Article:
Cancer is the uncontrolled growth of abnormal cells anywhere in a body. The abnormal cells are termed cancer cells, malignant cells, or tumor cells.  Breast cancer is a malignant tumor (a collection of cancer cells) arising from the cells of the breast. Although breast cancer predominantly occurs in women it can also affect men. This article deals with breast cancer in women. Breast cancer is the most common cancer among women.
There are many risk factors that increase the chance of developing breast cancer. Although we know some of these risk factors, we don't know how these factors cause the development of a cancer cell. Some of the breast cancer risk factors can be modified (such as alcohol use) while others cannot be influenced (such as age). It is important to discuss these risks with your health-care provider anytime new therapies are started (for example, postmenopausal hormone therapy). The following are risk factors for breast cancer:
1. Age: The chances of breast cancer increase as you get older.
2. Family history: The risk of breast cancer is higher among women who have relatives with the disease. Having a close relative with the disease (sister, mother, daughter) doubles a woman's risk.
3. Personal history: Having been diagnosed with breast cancer in one breast increases the risk of cancer in the other breast or the chance of an additional cancer in the original breast.
4. Women diagnosed with certain benign breast conditions have an increased risk of breast cancer. These include atypical hyperplasia, a condition in which there is abnormal proliferation of breast cells but no cancer has developed.
5. Menstruatiion: Women who started their menstrual cycle at a younger age (before 12) or went through menopause later (after 55) have a slightly increased risk.
6. Breast tissue: Women with dense breast tissue (as documented by mammogram) have a higher risk of breast cancer.
7. Having no children or the first child after age 30 increases the risk of breast cancer.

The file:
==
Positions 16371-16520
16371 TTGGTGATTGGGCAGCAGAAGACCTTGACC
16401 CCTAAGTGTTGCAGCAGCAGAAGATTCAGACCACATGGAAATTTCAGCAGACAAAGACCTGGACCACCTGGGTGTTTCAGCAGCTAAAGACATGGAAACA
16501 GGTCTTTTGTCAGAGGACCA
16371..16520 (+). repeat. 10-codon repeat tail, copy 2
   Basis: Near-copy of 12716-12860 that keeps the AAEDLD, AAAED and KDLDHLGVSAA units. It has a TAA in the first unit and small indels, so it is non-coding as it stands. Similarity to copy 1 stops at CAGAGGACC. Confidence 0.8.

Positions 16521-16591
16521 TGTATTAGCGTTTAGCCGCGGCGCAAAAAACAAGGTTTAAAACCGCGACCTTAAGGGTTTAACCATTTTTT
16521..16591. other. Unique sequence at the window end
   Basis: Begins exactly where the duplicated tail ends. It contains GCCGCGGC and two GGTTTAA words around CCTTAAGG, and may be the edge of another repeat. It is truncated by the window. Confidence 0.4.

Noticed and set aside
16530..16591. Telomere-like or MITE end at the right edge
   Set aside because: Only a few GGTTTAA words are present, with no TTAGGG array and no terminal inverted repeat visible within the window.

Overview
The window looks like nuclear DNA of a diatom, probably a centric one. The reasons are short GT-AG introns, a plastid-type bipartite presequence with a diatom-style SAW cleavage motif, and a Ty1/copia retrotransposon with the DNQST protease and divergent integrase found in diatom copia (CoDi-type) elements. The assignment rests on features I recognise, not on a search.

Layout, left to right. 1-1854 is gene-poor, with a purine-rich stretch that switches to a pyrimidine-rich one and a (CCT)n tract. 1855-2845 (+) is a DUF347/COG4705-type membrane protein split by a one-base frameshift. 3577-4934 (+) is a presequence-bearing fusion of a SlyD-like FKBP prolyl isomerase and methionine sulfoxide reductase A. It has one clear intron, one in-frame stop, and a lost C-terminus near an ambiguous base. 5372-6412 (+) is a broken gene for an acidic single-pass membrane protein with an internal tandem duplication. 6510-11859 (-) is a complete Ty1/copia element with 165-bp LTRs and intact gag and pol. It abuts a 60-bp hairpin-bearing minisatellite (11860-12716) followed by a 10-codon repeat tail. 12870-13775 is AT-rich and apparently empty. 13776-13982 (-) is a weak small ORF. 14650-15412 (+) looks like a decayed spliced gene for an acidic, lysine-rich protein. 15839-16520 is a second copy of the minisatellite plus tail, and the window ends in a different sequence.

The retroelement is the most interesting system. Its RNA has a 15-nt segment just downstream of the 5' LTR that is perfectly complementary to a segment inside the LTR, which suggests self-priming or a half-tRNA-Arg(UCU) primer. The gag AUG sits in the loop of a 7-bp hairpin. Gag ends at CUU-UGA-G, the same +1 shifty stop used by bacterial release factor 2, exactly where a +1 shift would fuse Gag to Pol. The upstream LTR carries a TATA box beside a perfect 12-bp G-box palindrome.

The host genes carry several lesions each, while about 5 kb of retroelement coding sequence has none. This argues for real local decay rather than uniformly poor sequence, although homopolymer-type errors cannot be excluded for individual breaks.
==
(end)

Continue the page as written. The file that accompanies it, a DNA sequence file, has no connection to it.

8. Breast feedingfor one and a half to two years might slightly lower the risk of breast cancer.
9. Being overweight or obese increases the risk of breast cancer.
10. Use of oral contraceptives in the last 10 years increases the risk of breast cancer.
11. Using combined hormone therapy after menopause increases the risk of breast cancer.
12. Alcohol use increases the risk of breast cancer, and this seems to be proportional to the amount of alcohol used.
The most common sign of breast cancer is a new lump or mass in the breast. In addition, the following are possible signs of breast cancer:
1. Nipple discharge or redness
2. Breast or nipple pain
3. Swelling of part of the breast or dimpling
Some ways to treat breast cancer: 
1. Surgery
Surgery, a breast cancer treatment, is usually the first option in the fight against it. Many factors, such as the cancer’s stage and its personality, contribute to surgery decisions. It also depends on your acceptability. Based on these factors, your doctor will determine what kind of surgery is the most appropriate for you.
2. Radiotherapy
Radiotherapy, also known as radiation therapy is a highly effective and targeted breast cancer treatment to destroy cancerous cells found in the breast. There may still be traces of cancerous cells that are stuck after surgery. It reduces the recurrence risk by 70%. Although many people fear this treatment method, radiation therapy is easily tolerated. The side effects are limited to only the treated part. Radiation treatments are overseen by a specialized radiation oncologist, a radiation therapy cancer doctor.
3. Chemotherapy
Chemotherapy is a breast cancer treatment that uses medicine to destroy and weaken cancerous cells in the body. It destroys cells at the original cancer area and even those cells that may have spread to other body parts. Also known as chemo, it is a systemic therapy which combines 2 or more medicines. It goes through the bloodstream and affects the whole body. Chemo is used to treat this disease in its early stage. It gets rid of any traces of cancerous cells that may have been left behind after surgery and reduces the cancer recurrence risk. It is also used to treat the cancer in its advanced stage. It damages or destroys the cancerous cells. In some cases, chemo is administered to shrink the tumor before surgery.
4. Hormonal Therapy
Medicine of hormonal therapy is a breast cancer treatment that treats this disease by lowering the hormone estrogen levels in the body. It also blocks the estrogen action of the cells. Hormonal therapy medicines come in several types. They are selective receptor estrogen modulators, aromatize inhibitors, and estrogen receptor down regulators.
5. Targeted Therapy
Targeted therapy, also known as immune targeted therapy, is a breast cancer treatment that targets specific cancerous cells characteristics, such as protein allows the cancerous cells to thrive and grow in an abnormal or rapid way. Compared to chemo, it is generally less likely to harm healthy and normal healthy cells. Targeted therapies are antibodies that work exactly like the antibodies produced by our body’s immune systems. The 3 targeted therapies that doctors use for breast cancer treatment are Avastin, Herceptin, and Tykerb.

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